New Delhi: Less than 1% of the wheat produced in Bihar was procured by the Central and state government agencies in the rabi marketing season of 2020-21, data obtained by The Wire through the Right to Information Act (RTI) show.
Farmers in the state were projected to produce 61 lakh metric tonnes (LMT) of wheat this year, but the government has procured only 5,000 tonnes, or 0.081% of total estimated production.
That is also less than 1% – or 0.71% to be precise – of the Bihar government’s target to procure 7 lakh tonnes of wheat. In fact, chief minister Nitish Kumar had increased the target from the initially set 2 lakh tonnes citing the coronavirus pandemic and the difficulties being faced by farmers in selling their produce.
However, as per the data now made available by the Union Ministry of Consumer Affairs, Food and Public Distribution (MCAFPD), the government managed to procure wheat from only 1,002 farmers in Bihar.
Despite the coronavirus pandemic and the resulting difficulties faced by farmers in selling their produce, as acknowledged by Nitish, this season Bihar has procured even less wheat than it did in the last two years.
In 2018-19 for instance, 17,504 tonnes were procured from farmers in Bihar and in 2017-18, 20,000 tonnes were procured. These quantities too are less than 1% of the total wheat produced in Bihar, but they are higher than the quantity procured this year.
In 2019-20, government agencies procured even less, at 2,815 tonnes, than they did this year.
As The Wire has reported in the past, wheat procurement in Bihar has been less than ideal for several years. “During the last five or six years, wheat procurement in Bihar has been almost nil. We fulfil 80% of the state’s requirement of food grains by purchasing from outside,” Bihar FCI general manager, Sandeep Kumar Pandey told us in April this year.
A key factor has been the decline in the number of procurement centres in the state, which stood at around 9,000 in 2015-16 but dropped to 1,619 in 2019-20. As a result of the lower number of procurement centres, only a very small fraction of the total farmers in the state are able to sell their crop at the minimum support prices (MSP) announced by the Centre.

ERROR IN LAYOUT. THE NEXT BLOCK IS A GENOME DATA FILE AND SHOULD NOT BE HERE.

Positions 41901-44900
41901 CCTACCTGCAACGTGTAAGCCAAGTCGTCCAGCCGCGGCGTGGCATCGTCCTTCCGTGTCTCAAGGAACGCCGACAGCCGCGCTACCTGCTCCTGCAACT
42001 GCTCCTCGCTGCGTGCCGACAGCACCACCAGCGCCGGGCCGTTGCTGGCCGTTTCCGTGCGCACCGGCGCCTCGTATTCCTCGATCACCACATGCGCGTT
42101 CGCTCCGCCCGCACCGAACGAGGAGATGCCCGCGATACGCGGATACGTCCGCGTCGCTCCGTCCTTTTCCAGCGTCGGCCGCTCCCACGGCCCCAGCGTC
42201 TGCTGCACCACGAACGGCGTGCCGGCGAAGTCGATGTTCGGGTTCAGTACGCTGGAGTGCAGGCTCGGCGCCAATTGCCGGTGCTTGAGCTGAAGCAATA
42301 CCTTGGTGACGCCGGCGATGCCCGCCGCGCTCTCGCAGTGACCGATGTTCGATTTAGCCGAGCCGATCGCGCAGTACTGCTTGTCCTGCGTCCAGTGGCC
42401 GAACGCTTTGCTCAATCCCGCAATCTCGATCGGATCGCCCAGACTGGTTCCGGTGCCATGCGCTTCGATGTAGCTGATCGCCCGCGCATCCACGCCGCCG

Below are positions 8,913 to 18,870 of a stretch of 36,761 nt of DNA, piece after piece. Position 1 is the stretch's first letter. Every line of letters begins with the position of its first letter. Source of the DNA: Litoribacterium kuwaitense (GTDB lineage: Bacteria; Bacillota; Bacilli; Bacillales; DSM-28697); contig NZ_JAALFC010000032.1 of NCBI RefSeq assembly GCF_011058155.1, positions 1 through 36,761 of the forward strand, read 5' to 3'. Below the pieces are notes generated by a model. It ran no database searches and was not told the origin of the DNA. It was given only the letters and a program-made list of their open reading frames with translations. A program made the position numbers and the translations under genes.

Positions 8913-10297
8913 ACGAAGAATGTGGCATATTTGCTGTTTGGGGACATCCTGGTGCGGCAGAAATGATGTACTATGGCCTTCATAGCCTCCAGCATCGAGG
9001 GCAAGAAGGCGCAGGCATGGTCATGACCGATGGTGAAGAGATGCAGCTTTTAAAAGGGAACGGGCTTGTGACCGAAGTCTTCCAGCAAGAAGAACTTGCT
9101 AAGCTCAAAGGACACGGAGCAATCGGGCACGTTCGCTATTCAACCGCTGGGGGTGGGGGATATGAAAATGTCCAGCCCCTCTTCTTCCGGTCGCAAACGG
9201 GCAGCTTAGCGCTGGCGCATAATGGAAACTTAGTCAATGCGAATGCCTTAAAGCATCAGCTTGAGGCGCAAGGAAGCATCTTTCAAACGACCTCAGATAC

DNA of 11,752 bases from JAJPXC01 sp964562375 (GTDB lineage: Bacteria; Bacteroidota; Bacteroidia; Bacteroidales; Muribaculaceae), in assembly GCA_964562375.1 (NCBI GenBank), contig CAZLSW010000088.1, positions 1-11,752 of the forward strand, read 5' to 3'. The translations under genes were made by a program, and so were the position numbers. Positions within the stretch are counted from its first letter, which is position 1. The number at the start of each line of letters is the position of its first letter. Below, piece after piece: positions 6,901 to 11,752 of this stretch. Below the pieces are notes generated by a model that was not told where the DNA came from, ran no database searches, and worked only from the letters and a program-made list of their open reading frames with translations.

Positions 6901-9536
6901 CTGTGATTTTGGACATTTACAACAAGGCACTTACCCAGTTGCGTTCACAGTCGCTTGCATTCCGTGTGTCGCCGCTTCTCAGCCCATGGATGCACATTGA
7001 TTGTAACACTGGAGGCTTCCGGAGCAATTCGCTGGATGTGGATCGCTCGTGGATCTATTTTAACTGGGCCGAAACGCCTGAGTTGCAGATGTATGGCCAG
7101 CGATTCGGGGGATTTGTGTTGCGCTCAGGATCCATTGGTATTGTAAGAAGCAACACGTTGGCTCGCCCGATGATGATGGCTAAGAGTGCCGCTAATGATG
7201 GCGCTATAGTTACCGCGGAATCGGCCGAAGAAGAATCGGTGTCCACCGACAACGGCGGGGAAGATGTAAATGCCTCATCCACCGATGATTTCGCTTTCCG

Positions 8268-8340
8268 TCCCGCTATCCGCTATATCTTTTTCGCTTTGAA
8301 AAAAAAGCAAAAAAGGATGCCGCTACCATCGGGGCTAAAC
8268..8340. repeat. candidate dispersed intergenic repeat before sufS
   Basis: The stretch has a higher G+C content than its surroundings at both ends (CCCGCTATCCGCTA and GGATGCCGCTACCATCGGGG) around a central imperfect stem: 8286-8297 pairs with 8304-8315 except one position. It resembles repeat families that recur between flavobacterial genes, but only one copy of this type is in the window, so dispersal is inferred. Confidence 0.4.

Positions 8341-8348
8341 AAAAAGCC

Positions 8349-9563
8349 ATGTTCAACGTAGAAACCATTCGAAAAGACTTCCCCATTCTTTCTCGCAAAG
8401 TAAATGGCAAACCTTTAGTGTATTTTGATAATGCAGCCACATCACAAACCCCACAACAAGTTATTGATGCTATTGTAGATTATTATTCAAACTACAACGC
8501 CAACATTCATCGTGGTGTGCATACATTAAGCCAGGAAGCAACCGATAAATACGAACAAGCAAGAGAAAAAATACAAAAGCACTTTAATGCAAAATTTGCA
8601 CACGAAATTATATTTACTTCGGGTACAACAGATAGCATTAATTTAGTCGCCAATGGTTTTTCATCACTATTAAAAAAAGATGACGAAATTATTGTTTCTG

“We can’t rely on government procurement in Bihar. There are private flour mills and biscuit manufacturers who normally buy our produce. But this year, even that was not possible because of the lockdown. So, we had to sell at rates as low as half of the MSP,” said Rajesh Yadav, a farmer who grows wheat in Madhubani district of Bihar.
APMCs abolished and what the future could hold for the country
Another factor to note is that Bihar had abolished the Agricultural Produce Market Committee Act (APMC) way back in 2006 and perhaps provides an opportunity to catch a glimpse of what the future could hold for the country, as the Centre has recently introduced an ordinance to override state APMC Acts, which has caused a major stir with farmers opposing the move.
Writing for The Hindu Business Line in May this year, food policy expert Devinder Sharma explained how the repeal of the APMC Act in Bihar has not benefited farmers.
“Take the case of Bihar, which had revoked the APMC Act in 2006. The idea was to attract private sector investments in marketing infrastructure where efficient markets were expected to provide for better price discovery. Unfortunately, nothing like that happened,” Sharma wrote.
Former agriculture secretary Siraj Hussain says that the state government has not done enough to ensure that farmers are able to sell their produce at MSP. “The state government needs to do much more to obtain the benefit of MSP for its farmers than what it has done so far,” he said.
“While several eastern states have geared up their procurement machinery, Bihar has unfortunately not been able to develop its cooperatives which are primarily responsible for procurement in the state. Madhya Pradesh has been very successful in organising its procurement as well as the PDS [public distribution system]. Similarly, Odisha and Chhattisgarh have been able to provide the benefit of MSP to their farmers. In Bihar, it is not only paddy and wheat farmers who have suffered but maize growers have suffered even more this year,” Hussain said.
As Hussain mentioned, a success story this year has been Madhya Pradesh, which procured more wheat than Punjab – which since the green revolution, has been considered India’s proverbial food bowl.
While Punjab procured 127 lakh metric tonnes of wheat, Madhya Pradesh procured 129 lakh metric tonnes.
India’s largest producer of wheat, Uttar Pradesh, has once again faltered and procured only about 10% of its produce this year. In all, the three states of Madhya Pradesh, Haryana and Punjab account for 87% of the total procurement of wheat in the country in 2020-21.